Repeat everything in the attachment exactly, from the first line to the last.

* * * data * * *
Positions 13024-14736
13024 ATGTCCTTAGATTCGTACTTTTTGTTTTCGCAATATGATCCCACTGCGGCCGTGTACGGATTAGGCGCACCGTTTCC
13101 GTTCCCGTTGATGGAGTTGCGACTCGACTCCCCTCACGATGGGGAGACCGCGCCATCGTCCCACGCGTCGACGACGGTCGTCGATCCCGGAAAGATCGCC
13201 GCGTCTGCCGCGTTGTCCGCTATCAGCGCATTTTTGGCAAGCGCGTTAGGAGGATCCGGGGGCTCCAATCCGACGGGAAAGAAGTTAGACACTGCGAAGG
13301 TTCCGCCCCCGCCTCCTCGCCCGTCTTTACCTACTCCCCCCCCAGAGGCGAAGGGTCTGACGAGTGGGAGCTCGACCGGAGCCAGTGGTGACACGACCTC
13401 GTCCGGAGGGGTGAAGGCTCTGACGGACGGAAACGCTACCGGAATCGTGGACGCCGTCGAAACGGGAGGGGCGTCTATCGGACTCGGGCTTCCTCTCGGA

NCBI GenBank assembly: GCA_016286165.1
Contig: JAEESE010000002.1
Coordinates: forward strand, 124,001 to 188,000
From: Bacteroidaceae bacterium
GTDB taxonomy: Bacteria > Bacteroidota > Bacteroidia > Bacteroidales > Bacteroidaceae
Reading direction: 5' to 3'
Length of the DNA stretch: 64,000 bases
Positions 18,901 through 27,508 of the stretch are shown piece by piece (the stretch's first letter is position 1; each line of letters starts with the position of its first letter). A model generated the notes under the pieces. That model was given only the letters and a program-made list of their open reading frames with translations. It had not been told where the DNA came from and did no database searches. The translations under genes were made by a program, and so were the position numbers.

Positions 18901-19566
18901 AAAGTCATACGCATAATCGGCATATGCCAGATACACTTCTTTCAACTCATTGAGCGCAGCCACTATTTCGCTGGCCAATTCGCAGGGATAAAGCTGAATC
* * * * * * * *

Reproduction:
Positions 13024-14736
13024 ATGTCCTTAGATTCGTACTTTTTGTTTTCGCAATATGATCCCACTGCGGCCGTGTACGGATTAGGCGCACCGTTTCC
13101 GTTCCCGTTGATGGAGTTGCGACTCGACTCCCCTCACGATGGGGAGACCGCGCCATCGTCCCACGCGTCGACGACGGTCGTCGATCCCGGAAAGATCGCC
13201 GCGTCTGCCGCGTTGTCCGCTATCAGCGCATTTTTGGCAAGCGCGTTAGGAGGATCCGGGGGCTCCAATCCGACGGGAAAGAAGTTAGACACTGCGAAGG
13301 TTCCGCCCCCGCCTCCTCGCCCGTCTTTACCTACTCCCCCCCCAGAGGCGAAGGGTCTGACGAGTGGGAGCTCGACCGGAGCCAGTGGTGACACGACCTC
13401 GTCCGGAGGGGTGAAGGCTCTGACGGACGGAAACGCTACCGGAATCGTGGACGCCGTCGAAACGGGAGGGGCGTCTATCGGACTCGGGCTTCCTCTCGGA

NCBI GenBank assembly: GCA_016286165.1
Contig: JAEESE010000002.1
Coordinates: forward strand, 124,001 to 188,000
From: Bacteroidaceae bacterium
GTDB taxonomy: Bacteria > Bacteroidota > Bacteroidia > Bacteroidales > Bacteroidaceae
Reading direction: 5' to 3'
Length of the DNA stretch: 64,000 bases
Positions 18,901 through 27,508 of the stretch are shown piece by piece (the stretch's first letter is position 1; each line of letters starts with the position of its first letter). A model generated the notes under the pieces. That model was given only the letters and a program-made list of their open reading frames with translations. It had not been told where the DNA came from and did no database searches. The translations under genes were made by a program, and so were the position numbers.

Positions 18901-19566
18901 AAAGTCATACGCATAATCGGCATATGCCAGATACACTTCTTTCAACTCATTGAGCGCAGCCACTATTTCGCTGGCCAATTCGCAGGGATAAAGCTGAATC